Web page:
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Brockport Writers Forum season wraps with memoir

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The Brockport Writers Forum is an annual author spotlight series co-organized by The College at Brockport professors Anne Panning and Ralph Black, and it includes all genres: fiction, poetry, and creative nonfiction. The Forum benefits SUNY Brockport's creative writing students in particular, who read the works of the visiting writers as part of a course called The Writer's Craft. During class time, students have the opportunity to do a more intimate Q&A with visiting writers before the public readings.

The current fall season so far has showcased four writers. Earlier this month, award-winning poet and Rochester native Cornelius Eady performed and sang live with three other musicians in addition to giving a poetry reading. The forum also brought novelists Weike Wang and Stephanie Powell Watts and essayist Elena Passarello to campus earlier in the fall. A final event on Wednesday, November 28, will feature Anne Panning reading from her memoir, "Dragonfly Notes: On Distance and Loss."

Anne Panning. - PHOTO BY MICHELLE ASHLEE
  • PHOTO BY MICHELLE ASHLEE
  • Anne Panning.

Panning spent eight years writing the memoir about the loss of her mother. "Dragonfly Notes: On Distance and Loss" (Stillhouse Press, September 2018) is written in brief fragments in which dragonflies serve as not only a symbol of Panning's mother, but operate as a vehicle that takes the reader through different places and moments in time. The book maps an extensive geography, pulling the reader to Minnesota, to Brockport, New York, and to Vietnam, and readers are reminded that every adventure presupposes a risk.

The memoir also brings to light the difficulty children face in humanizing their mothers, as women with identities that exceed their roles as protectors and caretakers.

The imagery Panning paints of her mother is that of a woman behind a sewing machine with fabric draped over her and "...pins held between her teeth, measuring tape hung around her neck." The reader hears the clicking of her mother's knitting needles and envisions her through the scenes in which she is creating myriad forms of soft arts: a quilt, a dress.

"Girls and their moms have really contentious relationships," Panning said during a recent phone interview with CITY. "But no one will ever love you like your mother."

Likewise, the reader feels the absence of Panning's mother in later moments when the book jumps forward in time, after her death. Here we experience the quiet moments in the absence of those clicking needles, and the feeling that something is amiss. Panning said that she felt she should not express emotion in the memoir, rather, this was an opportunity for her mother to finally be heard and seen.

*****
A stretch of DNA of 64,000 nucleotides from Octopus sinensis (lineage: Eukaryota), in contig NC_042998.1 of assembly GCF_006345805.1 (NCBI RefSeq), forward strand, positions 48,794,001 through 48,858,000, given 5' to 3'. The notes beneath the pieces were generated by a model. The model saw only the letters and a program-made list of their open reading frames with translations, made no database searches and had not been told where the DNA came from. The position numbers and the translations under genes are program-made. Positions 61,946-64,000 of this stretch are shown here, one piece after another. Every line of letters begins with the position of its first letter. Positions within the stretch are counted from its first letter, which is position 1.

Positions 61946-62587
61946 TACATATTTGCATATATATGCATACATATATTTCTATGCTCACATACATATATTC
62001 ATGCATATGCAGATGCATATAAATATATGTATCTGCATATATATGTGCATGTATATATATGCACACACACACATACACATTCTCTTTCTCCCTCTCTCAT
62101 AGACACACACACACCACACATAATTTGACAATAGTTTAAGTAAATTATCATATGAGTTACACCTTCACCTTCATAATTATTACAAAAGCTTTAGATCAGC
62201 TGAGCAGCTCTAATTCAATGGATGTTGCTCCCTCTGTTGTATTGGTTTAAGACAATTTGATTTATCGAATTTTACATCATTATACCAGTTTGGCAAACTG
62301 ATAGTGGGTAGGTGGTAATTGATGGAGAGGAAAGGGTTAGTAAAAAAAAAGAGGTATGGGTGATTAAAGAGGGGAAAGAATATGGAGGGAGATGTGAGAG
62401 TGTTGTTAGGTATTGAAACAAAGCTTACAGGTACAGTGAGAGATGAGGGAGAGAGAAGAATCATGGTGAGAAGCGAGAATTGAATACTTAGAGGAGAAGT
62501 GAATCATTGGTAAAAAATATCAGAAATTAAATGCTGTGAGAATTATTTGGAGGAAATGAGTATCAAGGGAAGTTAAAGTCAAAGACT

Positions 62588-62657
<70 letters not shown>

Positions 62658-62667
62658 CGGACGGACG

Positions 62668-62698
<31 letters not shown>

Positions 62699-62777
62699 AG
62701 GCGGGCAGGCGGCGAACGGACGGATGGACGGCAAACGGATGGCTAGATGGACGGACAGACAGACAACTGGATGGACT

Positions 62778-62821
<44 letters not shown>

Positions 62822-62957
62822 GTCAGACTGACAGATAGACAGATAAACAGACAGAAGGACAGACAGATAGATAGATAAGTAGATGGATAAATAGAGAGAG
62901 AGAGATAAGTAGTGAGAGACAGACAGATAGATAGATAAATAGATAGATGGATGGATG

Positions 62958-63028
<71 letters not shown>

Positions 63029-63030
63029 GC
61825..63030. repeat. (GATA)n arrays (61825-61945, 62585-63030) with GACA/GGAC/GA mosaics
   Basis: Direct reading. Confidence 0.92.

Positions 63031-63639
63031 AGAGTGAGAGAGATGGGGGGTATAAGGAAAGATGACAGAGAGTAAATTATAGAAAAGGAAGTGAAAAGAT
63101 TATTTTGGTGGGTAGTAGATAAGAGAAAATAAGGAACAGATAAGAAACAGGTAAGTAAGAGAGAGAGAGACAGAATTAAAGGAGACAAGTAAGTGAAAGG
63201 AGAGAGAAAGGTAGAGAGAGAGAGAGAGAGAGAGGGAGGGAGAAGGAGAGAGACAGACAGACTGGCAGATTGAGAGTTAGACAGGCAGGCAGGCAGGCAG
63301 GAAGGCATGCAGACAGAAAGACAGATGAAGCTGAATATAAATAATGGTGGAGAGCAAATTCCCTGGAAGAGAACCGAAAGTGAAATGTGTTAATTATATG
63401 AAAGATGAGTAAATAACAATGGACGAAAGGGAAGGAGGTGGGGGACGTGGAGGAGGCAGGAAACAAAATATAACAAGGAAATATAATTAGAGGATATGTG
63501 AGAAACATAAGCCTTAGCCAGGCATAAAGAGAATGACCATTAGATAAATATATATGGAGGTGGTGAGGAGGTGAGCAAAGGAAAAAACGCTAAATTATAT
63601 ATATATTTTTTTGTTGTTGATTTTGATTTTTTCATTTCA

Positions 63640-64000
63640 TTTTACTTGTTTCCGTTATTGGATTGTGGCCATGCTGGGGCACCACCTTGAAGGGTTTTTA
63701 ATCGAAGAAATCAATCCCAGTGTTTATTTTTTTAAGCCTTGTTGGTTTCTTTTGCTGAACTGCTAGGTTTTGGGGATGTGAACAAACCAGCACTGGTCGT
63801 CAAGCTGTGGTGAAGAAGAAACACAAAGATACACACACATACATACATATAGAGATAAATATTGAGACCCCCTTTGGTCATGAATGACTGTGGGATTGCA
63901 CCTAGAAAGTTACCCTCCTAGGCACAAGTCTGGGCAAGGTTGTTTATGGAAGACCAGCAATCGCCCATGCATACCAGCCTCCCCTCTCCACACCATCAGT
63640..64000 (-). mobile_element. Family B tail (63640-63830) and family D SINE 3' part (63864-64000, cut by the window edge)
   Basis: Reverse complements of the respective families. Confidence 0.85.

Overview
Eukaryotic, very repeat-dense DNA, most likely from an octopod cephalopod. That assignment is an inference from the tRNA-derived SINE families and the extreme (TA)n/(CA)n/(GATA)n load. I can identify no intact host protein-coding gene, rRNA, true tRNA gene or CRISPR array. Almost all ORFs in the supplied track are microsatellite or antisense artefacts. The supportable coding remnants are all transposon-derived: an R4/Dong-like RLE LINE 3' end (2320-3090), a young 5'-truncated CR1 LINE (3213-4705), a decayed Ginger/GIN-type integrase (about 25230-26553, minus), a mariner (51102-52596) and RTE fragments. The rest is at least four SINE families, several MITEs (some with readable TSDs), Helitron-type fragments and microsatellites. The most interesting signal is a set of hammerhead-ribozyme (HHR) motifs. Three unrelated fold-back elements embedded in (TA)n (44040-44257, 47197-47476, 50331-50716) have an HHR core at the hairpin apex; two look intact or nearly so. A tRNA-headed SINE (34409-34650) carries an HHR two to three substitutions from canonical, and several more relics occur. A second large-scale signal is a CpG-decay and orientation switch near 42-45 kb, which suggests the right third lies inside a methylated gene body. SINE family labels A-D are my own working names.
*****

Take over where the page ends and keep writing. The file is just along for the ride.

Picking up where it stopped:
PHOTO PROVIDED
  • PHOTO PROVIDED

Panning has lived in the Rochester area for twenty-one years, and her writing is filled with many of Brockport's most beloved icons such as the Eerie Canal and Lift Bridge Books. In addition to co-organizing The Writers Forum and writing her own stories, she teaches creative writing at SUNY Brockport.

When asked what she thought about renowned Norwegian author Karl Ove Knausgaard's ethos that, "Writing cannot be taught, you have to learn it yourself, like playing," Panning replied: "I actually met him at a conference in Iceland. I can teach a lot about craft -- points of view, writing dialogue -- but what I've done is shift how I teach my workshop. I try to go back a few steps and ask: What is creativity? You have to be curious and tell your students to just go!"

At the moment, Panning is writing another memoir about her father, one she says won't take nearly as long to complete as "Dragonfly Notes."

Panning says that diversity is a major consideration in the Writers Forum. "We're trying to bring intersectional authors in," she said, adding that she looks forward to hosting Morgan Jerkins through the program this spring semester. Jerkins recently published a New York Times best-selling essay collection, "This Will Be My Undoing: Living at the Intersection of Black, Female and Feminist in (White) America."

Jerkins "focuses on race, gender, and class," Panning said. "Her essays are political as hell." Jerkins, as well as several award-winning poets, essayists, and novelists will be visiting the SUNY Brockport campus for the Spring Semester.

Panning's reading takes place Wednesday, November 28, at 7 p.m., in Cooper Hall, NY Room, at The College at Brockport. Free. For more information, visit brockport.edu/academics/english/writers_forum.

SPRING SEMESTER LINE-UP:

February 13: Andre Dubus III, fiction writer

February 27: Morgan Jerkins, creative nonfiction writer

March 13: Ralph Black, poet

April 17: Christine Kitano, poet

May 1: Art of Fact Award, Leslie Jamison, author of "The Recovering: Intoxication and Its Aftermath" and "The Empathy Exams." REOC SUNY building, downtown Rochester

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